Smt. Samanthakala and Smt. Sashirekha are daughters of Shri K. Venkatramireddy, resident of Rangapuram village, Kodakandla Mandal, Warangal district. Smt. Sashirekha was married to Sri R. S. Ravula and she has been residing along with her husband in U.S.A. since 1968. She was having agricultural land of 19 acres 28 guntas at Devnoor village, Warangal district, and that land was being managed by her brother Shri Kamalakarreddy. She was getting yearly income of about Rs. 30,000 as agricultural income from her lands. The said income was all managed by Shri K. Kamalakarreddy on her behalf. It is the case of the assessee that from July, 1980 to June, 1981 Shri Kamalakarreddy had advanced a total sum of Rs. 1,17,000 to the assessee-company and he also received back an amount aggregating to Rs. 1,07,000 out of it. It is also the case of the assessee that Smt. Sashirekha came down and stayed in India from 10th June, 1980 to 11th Sept., 1980 and during her stay she had kept an amount of Rs. 38,000 with her sister Smt. Samanthakala for purposes of purchasing a flat to her, that Smt. Samanthakala deposited that amount of Rs. 38,000 in her Savings Bank Account in Andhra Bank, Narayanguda branch at Hyderabad. Smt. Samanthakala is the wife of Shri P. K. Reddy. Smt. Samanthakala is a director whereas her husband Shri P. K. Reddy, is the managing director of the assessee-company which is a private limited company. For asst. yr. 1982-83, on the ground that the assessee was not able to establish the identity or the capacity of the creditor and also the genuineness of the cash credit appearing in favour of Smt. Sashirekha, the ITO added a sum of Rs. 32,000 which represents the peak credit in her account maintained by the assessee-company. The ITO in his assessment order dt. 30th March, 1985 admitted that Smt. Sashirekha is no other than the sister of Smt. Samanthakala, one of the directors of the assessee-company. He found that the ledger account appearing in the name of Smt. Sashirekha was found written at a streteh and did not seem to have been written in ordinary course of business. By letter dt. 4th March, 1985, the ITO requested the assessee to produce Smt. Sashirekha for cross-examination. Since she was residing in USA she was not able to be produced. Justifying the addition made, the ITO had the following to say : "The assessee-company has not established the identity, capacity of the creditor and genuineness of the transaction. The managing director has informed that Smt. Sashirekha is outside India. The burden is on the assessee-company to prove the genuiness of the cash credits. As Smt. Sashirekha happens to be a close relative and she was not produced for the cross-examination makes me to believe that it is the money of the company introduced in the name of Smt. Sashirekha." It is not out of place to mention here that a sum of Rs. 31,931 was also added to the income of the assessee-company as unexplained investment under S. 69A. Inter alia, against these two additions, the assessee went in appeal before the CIT(A)-IV, Hyderabad. The addition of Rs. 31,931 was made on the following grounds. As already stated Smt. Samanthakala was having an Savings Bank Account in Andhra Bank, Narayanguda branch. In that account, a sum of Rs. 38,000 was credited on 8th July, 1980. It is the case of the assessee that the sum of Rs. 38,000 was given by Smt. Sashirekha to her sister Smt. Samanthakala for purposes of purchasing a flat to her. It is the further case of the assessee that on 30th July, 1980, for a sum of Rs. 31,747.05 a demand draft was purchased favouring Premier Engineering Corporation to which the assessee-company was due. The ITO made the addition of Rs. 31,931 in the hands of the assessee-company under S. 69A of the Act, however, disbelieving the version of the assessee. In appeal, the learned CIT(A) found that the amount of Rs. 31,931 was borrowed by the assessee-company from Smt. Samanthakala and with the said amount a demand draft was furnished in favour of Premier Engineering Corporation to which the assessee was due. Thus, the learned CIT(A) held agreeing with the assessee-company that the amount in fact represents the amount drawn from the Saving Bank Account of Smt. Samanthakala. On 4th March, 1985, the ITO issued a letter calling upon the assessee to explain the genuineness of the cash credits, inter alia, standing in the name of Smt. Sashirekha in an amount of Rs. 1,17,000. A reply was sent to that letter on 11th March, 1985, copy of which is furnished at pages 2 and 3 of the paper compilation filed before us. In the said letter it is informed that Smt. Sashirekha was residing in USA and her address was provided as follows : "10535, Chappal Hill Drive, Hoston, TEXAS - 77099". Smt. Samanthakala was examined by the ITO under S. 131 of the Act on 15th March, 1985. Sworn statement recorded from her is found at page 4 of the paper compilation filed before us. In that examination it is stated that her parents gifted her 3 acres of wet land and 8 acres of dry land, out of which she receives Rs. 10,000 as yearly agricultural income and from those realisations she had lent to her sister Smt. Shakuntala, invested Rs. 30,000 in the assessee-company and also invested another Rs. 30,000 in Best Abbressive Company. She further stated that she had got a bank account, inter alia, in Andhra Bank, Narayanguda. With reference to the entries made in the Savings Bank Account, she was cross-examined. On 28th July, 1980, an amount of Rs. 38,300 appeared to have been deposited in her account in Andhra Bank, Narayanguda branch. Explaining the source to that amount, she stated that her sister Smt. Sashirekha who was residing in USA at that time gave the said amount to her for purchasing a flat and she also stated that the amount was personally delivered to her by her sister, viz., Smt. Sashirekha. On 13th Nov., 1981, another sum of Rs. 72,926 was found to have been credited in her Savings Bank Account. Explaining about the said remittance she stated that she received a cheque from her sister who was residing in USA. A confirmatory letter was sent from Smt. Sashirekha herself from USA, a copy of which is furnished at page 6 of the paper compilation furnished before us. In the said confirmatory letter, she confirmed that she was having an extent of 19 acres 20 guntas of agricultural land at Devnoor village, Warangal district, out of which she was getting agricultural income of Rs. 25,000 per year, that the lands as well as the income derived therefrom were being managed by her brother Shri Kamalakarreddy, that she authorised him to deal with her money and as per her authorisation he had been temporarily advancing the money to the assessee-company and also had been receiving back monies on her behalf. Further, she stated in her confirmatory letter that she had been visiting India occasionally especially between 10th June, 1980 to 11th Aug., 1980 she was in India and during her stay she used to advance monies to her sister Smt. Samanthakala as well as her brother-in-law Shri P. K. Reddy and was also receiving back money from them personally. Shri Kamalakarreddy, the brother of Smt. Sashirekha also gave an affidavit in support of the contentions of the assessee. Copy of the said affidavit is furnished at page 7 of the paper compilation. It was duly notarised. In the said affidavit he had corroborated the version given by Smt. Sashirekha in her confirmatory letter given above. More particularly, he had affirmed that from out of the accumulated agricultural income belonging to his sister Smt. Sashirekha, he used to advance monies to the assessee-company to which Shri P. K. Reddy, his brother-in-law was the managing director. He had advanced a total sum of Rs. 1,17,000 on various dates between July, 1980 to June, 1981, and also received back a sum aggregating to Rs. 1,07,000. He further affirmed that he had been giving certain amounts to Smt. Sashirekha whenever she wanted during her stay in India on her visit. The ledger copy of the account of Smt. Sashirekha maintained by the assessee-company was furnished at pages 8 and 9. It discloses that the total amount borrowed was Rs. 1,17,000 and the amount repaid was Rs. 1,07,000.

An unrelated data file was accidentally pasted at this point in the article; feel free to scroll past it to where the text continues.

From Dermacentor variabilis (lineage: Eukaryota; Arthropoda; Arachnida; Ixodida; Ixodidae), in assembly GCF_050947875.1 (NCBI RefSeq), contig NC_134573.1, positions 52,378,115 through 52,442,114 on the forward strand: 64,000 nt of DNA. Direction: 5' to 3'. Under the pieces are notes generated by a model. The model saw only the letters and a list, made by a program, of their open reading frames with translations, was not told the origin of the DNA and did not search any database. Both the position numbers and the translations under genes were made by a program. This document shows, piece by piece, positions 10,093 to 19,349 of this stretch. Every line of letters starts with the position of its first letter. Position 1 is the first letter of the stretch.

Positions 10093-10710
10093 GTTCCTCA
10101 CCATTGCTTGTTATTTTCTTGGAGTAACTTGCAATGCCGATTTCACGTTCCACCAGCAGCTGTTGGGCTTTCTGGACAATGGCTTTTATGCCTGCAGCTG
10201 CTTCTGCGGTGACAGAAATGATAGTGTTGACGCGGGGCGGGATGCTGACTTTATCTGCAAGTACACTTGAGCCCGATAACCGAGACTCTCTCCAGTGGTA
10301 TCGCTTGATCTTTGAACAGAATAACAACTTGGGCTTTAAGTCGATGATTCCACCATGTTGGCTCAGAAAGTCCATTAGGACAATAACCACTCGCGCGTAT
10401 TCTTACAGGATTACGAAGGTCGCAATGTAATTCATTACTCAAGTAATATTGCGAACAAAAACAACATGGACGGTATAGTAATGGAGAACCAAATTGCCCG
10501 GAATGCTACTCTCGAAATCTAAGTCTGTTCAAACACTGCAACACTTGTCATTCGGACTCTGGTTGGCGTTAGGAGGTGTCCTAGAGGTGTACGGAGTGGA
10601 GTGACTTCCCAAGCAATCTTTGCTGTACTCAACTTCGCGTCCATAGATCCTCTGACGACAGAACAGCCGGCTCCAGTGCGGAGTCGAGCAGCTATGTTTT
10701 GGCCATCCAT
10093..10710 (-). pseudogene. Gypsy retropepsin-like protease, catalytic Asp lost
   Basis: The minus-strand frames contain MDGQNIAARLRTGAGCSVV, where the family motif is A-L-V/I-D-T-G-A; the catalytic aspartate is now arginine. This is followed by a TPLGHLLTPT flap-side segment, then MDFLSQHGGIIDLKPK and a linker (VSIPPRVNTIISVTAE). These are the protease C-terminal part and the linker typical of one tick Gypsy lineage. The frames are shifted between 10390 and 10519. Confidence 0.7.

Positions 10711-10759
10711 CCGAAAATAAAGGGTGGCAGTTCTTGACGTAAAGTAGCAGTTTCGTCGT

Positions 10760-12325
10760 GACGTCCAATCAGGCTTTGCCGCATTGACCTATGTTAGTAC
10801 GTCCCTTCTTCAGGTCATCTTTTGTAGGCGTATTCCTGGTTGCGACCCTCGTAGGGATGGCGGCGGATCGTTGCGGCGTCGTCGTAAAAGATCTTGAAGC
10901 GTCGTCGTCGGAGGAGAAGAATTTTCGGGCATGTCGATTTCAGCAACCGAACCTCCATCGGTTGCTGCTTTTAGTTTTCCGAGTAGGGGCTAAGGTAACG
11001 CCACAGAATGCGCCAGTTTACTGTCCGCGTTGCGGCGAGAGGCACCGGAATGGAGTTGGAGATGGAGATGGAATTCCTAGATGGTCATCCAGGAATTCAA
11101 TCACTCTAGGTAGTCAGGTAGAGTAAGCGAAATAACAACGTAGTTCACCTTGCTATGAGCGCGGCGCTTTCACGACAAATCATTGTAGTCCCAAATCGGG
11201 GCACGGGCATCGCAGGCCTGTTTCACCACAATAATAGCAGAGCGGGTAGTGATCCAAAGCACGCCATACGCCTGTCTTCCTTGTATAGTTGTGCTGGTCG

(3.) IN appeal, though the learned CIT(A) partly allowed the appeal filed, gave relief to the assessee only by deleting the addition of Rs. 31,931. However, he confirmed the addition of Rs. 32,000 which represents the peak of the cash credits standing in the name of Smt. Sashirekha. The learned CIT(A) held that the explanation furnished by the assessee to account for cash credits suffers from serious infirmities and gaps which makes him difficult to acquiesce in the version of the assessee. Assuming that Smt. Sashirekha had agricultural land fetching Rs. 30,000 yearly it does not necessarily follow, according to the learned CIT(A), that the money was invested with the assessee-company and was not spent otherwise. The learned CIT(A) holds that there should be an immediate nexus between the receipt of the alleged agricultural income and the subsequent investment. However, the learned CIT(A) observes that what is on record was only uncorroborated version of different parties concerned to explain the cash credit and the gaps in those self-serving statements have not adequately been bridged by material particulars having a bearing on them. The learned CIT(A) finds that it would be very difficult for him to give credence to the patch work of defence as clobbered out by the assessee without a modicum of acceptable evidence. According to the CIT(A), the nexus between agricultural income and the cash credit has to be established not by bland statements but in terms of date linking the two both in point of time and the quantum of credit involved. He ultimately finds that the onus to establish the truth of the cash credits exclusively lies on the assessee which the assessee, according to him did not discharge to the satisfaction of the ITO or to his satisfaction in appeal. Therefore, he refused to interfere with the ITOs finding and confirmed the addition.;